To present an introduction to Galois theory in the context of arbitrary field extensions and apply it to a number of historically important mathematical problems.
After reviewing some basic properties of polynomial rings, we will introduce the basic objects of study: field extensions and the automorphism groups associated to them. We will discuss certain desirable properties for field extensions and then demonstrate the fundamental Galois correspondence. This will be used to analyse some specific polynomials and in particular to exhibit a quintic which is not soluble by radicals. We will end with applications to finite fields and to the fundamental theorem of algebra.
Relation to other units
This is one of three Level 7 units which develop group theory in various directions. The others are Representation Theory and Algebraic Topology.
To gain an understanding and appreciation of Galois theory and its most important applications. To be able to use the theory in specific examples.
Using an abstract framework to better understand how to attack a concrete problem.
Review of field extensions including degree of a field extension, algebraic elements, ruler and compass constructions. Extending field homomorphisms and the Galois group of an extension. Algebraic closures. Splitting field extensions. Normal extensions. Separability. Inseparable polynomials, differentiation, and the Frobenius map. Simple extensions and the Primitive Element Theorem. Fixed fields and Galois extensions. The main theorems of Galois theory. Finite fields. Solvability by radicals: quadratic, cubic, and quartic polynomials. Cyclotomic polynomials and cyclotomic extensions.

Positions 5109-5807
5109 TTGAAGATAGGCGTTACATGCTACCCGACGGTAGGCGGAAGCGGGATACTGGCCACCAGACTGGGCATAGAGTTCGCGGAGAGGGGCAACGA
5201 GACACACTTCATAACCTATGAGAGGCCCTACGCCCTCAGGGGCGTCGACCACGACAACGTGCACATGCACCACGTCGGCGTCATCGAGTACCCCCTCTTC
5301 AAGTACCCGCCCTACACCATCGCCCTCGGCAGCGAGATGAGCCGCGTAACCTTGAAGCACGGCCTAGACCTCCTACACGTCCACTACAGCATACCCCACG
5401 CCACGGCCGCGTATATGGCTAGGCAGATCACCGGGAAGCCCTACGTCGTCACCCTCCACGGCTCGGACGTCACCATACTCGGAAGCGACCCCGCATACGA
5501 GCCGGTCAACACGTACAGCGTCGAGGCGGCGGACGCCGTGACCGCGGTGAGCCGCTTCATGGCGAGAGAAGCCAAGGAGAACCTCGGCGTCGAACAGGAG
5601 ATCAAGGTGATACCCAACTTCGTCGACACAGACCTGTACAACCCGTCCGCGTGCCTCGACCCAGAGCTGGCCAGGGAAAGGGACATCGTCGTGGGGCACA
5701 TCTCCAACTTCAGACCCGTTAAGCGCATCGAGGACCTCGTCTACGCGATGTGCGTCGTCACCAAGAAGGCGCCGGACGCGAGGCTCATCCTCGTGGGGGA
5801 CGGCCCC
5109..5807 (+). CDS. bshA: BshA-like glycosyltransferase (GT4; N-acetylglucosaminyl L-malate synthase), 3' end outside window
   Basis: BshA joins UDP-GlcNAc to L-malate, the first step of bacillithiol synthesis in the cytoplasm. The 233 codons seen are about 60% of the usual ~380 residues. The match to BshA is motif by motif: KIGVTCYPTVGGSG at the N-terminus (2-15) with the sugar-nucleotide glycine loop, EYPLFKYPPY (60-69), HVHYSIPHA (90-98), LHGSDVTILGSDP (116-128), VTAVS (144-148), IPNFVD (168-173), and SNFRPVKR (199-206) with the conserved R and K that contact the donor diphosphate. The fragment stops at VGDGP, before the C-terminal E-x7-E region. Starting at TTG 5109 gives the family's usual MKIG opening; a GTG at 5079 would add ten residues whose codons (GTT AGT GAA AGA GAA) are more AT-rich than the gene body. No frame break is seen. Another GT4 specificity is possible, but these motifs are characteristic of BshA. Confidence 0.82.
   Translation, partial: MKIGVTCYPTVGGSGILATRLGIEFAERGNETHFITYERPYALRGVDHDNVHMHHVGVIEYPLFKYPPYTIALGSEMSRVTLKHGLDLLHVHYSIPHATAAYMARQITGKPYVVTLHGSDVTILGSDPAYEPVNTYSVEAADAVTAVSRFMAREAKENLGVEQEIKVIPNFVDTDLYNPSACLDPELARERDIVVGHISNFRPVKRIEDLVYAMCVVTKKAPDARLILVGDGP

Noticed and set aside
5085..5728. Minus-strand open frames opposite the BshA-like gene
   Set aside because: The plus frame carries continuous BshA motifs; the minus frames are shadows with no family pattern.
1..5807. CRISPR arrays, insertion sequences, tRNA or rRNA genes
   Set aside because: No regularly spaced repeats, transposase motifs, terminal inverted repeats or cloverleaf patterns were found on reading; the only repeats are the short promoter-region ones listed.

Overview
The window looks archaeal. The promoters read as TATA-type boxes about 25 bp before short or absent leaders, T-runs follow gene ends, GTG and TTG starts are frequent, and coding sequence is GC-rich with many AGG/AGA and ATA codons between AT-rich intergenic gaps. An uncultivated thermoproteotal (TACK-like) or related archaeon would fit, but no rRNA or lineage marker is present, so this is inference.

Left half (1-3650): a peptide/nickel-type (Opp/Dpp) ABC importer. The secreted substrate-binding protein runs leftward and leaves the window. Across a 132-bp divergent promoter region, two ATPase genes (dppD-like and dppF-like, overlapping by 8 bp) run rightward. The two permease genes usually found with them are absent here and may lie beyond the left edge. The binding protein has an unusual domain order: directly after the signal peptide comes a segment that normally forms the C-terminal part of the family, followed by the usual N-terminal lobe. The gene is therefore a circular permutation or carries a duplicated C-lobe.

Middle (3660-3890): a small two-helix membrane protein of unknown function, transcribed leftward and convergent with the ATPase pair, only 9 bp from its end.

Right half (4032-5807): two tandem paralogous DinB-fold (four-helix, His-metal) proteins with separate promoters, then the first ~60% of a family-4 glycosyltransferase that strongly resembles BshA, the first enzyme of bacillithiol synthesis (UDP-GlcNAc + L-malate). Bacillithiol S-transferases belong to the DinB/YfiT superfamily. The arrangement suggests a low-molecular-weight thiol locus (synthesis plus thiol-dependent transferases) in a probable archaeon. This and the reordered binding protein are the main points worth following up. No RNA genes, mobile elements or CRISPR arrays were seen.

Some possible additional topics, if time permits:
General polynomials. Construction of regular polygons. Cyclic extensions and Abel's theorem. The inverse Galois problem. Hilbert's 13th Problem.
Reading and References
D. J. H. Garling, A Course in Galois Theory, Cambridge University Press, 1986.
Ian Stewart, Galois Theory, 3rd ed. Chapman & Hall, 2003;
Emil Artin, Galois Theory, New ed. Dover, 1998.
Unit code: MATH M2700 Galois Theory
Level of study: M/7
Credit points: 20 credit points
Teaching block (weeks): 2 (13-24)
Lecturer: Dr Lynne Walling
MATH33300 Group Theory, MATH21800 Algebra 2
Methods of teaching
Lectures and exercises.
Methods of Assessment
The pass mark for this unit is 50.
The final mark is calculated as follows:
- 90% from a 2 hour 30 minute exam
- 10% from selected homework questions
NOTE: Calculators are NOT allowed in the examination.
For information resit arrangements, please see the re-sit page on the intranet.
Further exam information can be found on the Maths Intranet.